Summit Notebook

Exclusive outtakes from industry leaders

How to gum up an exchange merger: salt water

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It’s a puzzle M&A bankers and corporate executives have been trying to solve for years: how far from your home market can an acquisition take place and ultimately stumble over cultural differences? It’s a question that looms large as quintessentially Italian automaker Fiat prepares to swallow up Chrysler – inventor of the K-car and the minivan – and which reportedly haunts St Louis-based employees of Anheuser Busch in the aftermath of their company’s takeover by the penny pinching Belgians and Brazilians at InBev.

Gary Katz, CEO of Deutsche Boerse unit International Securities Exchange, insisted during his appearance at the Reuters Exchanges and Trading Summit that all has been sweetness and light since the Germans assumed control of the upstart American options exchange and that there has been “nearly zero turnover” since the takeover.

But Thomas Kloet, Chief Executive of Canadian exchange powerhouse TMX, was one of several executives at the summit who insisted that cross border mergers can often be a recipe for disaster and that the ideal mergers are “domestic roll-ups” like CME Group’s takeover of Nymex and the Chicago Board of Trade or indeed TSX Group’s takeover of the Montreal Exchange, which created TMX.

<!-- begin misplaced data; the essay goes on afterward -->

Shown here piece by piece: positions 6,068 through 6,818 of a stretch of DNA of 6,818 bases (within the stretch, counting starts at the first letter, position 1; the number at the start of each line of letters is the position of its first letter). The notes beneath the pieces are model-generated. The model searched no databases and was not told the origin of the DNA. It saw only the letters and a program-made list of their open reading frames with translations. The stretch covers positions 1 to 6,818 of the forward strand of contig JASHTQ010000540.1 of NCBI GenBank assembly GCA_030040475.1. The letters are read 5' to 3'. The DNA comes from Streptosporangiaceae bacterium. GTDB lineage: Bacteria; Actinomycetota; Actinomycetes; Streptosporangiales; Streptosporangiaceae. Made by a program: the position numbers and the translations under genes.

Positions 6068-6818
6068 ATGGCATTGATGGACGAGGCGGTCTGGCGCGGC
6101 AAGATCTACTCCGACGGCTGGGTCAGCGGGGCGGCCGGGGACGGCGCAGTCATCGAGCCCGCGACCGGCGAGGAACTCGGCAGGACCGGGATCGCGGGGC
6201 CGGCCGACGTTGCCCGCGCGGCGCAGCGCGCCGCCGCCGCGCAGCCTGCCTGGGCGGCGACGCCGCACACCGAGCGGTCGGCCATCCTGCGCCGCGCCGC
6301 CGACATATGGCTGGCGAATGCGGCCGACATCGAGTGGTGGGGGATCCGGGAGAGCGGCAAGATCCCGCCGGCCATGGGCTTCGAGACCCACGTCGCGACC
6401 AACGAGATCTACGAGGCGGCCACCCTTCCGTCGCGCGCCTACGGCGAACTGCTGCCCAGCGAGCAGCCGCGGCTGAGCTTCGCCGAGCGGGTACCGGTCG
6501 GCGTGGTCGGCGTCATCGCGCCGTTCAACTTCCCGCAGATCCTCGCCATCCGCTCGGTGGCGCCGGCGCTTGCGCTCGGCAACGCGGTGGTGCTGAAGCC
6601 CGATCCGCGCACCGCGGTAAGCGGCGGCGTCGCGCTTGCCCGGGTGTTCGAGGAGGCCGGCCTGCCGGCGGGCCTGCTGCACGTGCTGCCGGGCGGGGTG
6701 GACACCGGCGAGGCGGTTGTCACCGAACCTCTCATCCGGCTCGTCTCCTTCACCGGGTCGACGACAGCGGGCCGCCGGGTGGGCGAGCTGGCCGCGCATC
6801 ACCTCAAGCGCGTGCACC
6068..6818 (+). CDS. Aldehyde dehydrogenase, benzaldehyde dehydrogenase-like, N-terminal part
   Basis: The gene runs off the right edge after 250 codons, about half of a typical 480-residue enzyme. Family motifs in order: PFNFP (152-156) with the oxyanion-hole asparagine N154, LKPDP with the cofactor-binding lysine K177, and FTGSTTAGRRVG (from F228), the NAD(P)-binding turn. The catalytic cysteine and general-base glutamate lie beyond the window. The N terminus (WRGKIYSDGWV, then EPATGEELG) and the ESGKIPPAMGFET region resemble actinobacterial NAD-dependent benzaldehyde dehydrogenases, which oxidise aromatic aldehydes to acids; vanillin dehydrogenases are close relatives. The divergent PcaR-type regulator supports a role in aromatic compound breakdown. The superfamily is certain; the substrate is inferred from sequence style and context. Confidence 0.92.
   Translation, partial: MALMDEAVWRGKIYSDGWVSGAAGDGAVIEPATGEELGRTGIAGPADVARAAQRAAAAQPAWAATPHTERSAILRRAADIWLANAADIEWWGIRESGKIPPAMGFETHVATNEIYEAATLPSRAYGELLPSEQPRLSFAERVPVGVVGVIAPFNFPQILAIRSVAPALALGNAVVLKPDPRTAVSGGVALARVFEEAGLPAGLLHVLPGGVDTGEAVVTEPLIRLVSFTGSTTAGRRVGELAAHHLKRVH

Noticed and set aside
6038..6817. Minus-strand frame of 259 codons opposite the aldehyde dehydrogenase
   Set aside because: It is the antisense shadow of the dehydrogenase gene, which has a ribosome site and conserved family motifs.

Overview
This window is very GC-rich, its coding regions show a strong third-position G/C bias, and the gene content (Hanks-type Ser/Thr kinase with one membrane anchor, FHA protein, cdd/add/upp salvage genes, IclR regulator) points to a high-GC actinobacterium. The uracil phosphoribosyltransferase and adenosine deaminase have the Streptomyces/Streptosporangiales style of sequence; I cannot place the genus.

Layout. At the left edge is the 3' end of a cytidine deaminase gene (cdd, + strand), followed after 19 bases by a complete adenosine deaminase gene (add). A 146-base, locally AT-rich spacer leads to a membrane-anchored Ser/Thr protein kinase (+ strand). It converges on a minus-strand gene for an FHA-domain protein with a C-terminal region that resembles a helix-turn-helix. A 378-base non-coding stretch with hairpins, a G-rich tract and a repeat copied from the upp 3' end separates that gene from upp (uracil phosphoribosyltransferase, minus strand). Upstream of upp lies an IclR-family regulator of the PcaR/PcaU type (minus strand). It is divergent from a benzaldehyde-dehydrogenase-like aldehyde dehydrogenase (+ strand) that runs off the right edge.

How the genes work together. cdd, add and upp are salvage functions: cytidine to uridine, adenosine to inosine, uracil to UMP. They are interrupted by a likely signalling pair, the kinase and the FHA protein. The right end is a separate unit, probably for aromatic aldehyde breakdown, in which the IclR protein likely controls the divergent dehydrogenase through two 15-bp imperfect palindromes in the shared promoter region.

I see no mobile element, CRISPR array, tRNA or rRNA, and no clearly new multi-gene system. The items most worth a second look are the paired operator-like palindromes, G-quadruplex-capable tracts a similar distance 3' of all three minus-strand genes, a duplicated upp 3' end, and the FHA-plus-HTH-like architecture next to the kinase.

Implicitly criticizing some of the first-ever cross border deals in the sector like NYSE’s merger with Euronext, Kloet said: “there are significant regulatory differences that make cross border mergers pretty difficult to do, especially when they start passing over salt water, so to speak.”

AUDIO – For Nordson — “Get ‘em right, or get ‘em out”

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Throughout the current recession, many of the companies’ executives at this week’s Reuters Manufacturing and Transportation Summit have found an opportunity to review, pare back and possibly add on to their existing business mixes.

Such is the case for Edward Campbell, chief executive of Nordson Corp, which has a uniquely diversified set of businesses under its umbrella and is looking at what makes sense for them going forward.

AUDIO – GE sees the problems … and the opportunities

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On the first day of this year’s Reuters Manufacturing and Transportation Summit, one of the guests told us of the Chinese theory of the word “crisis” — the symbols for which are a combination of “problem” and “opportunity”.

On Tuesday, Vice Chairman John Rice told Reuters that both sides of the equation were in play for GE, but voiced confidence that the company would be able to hit its marks.

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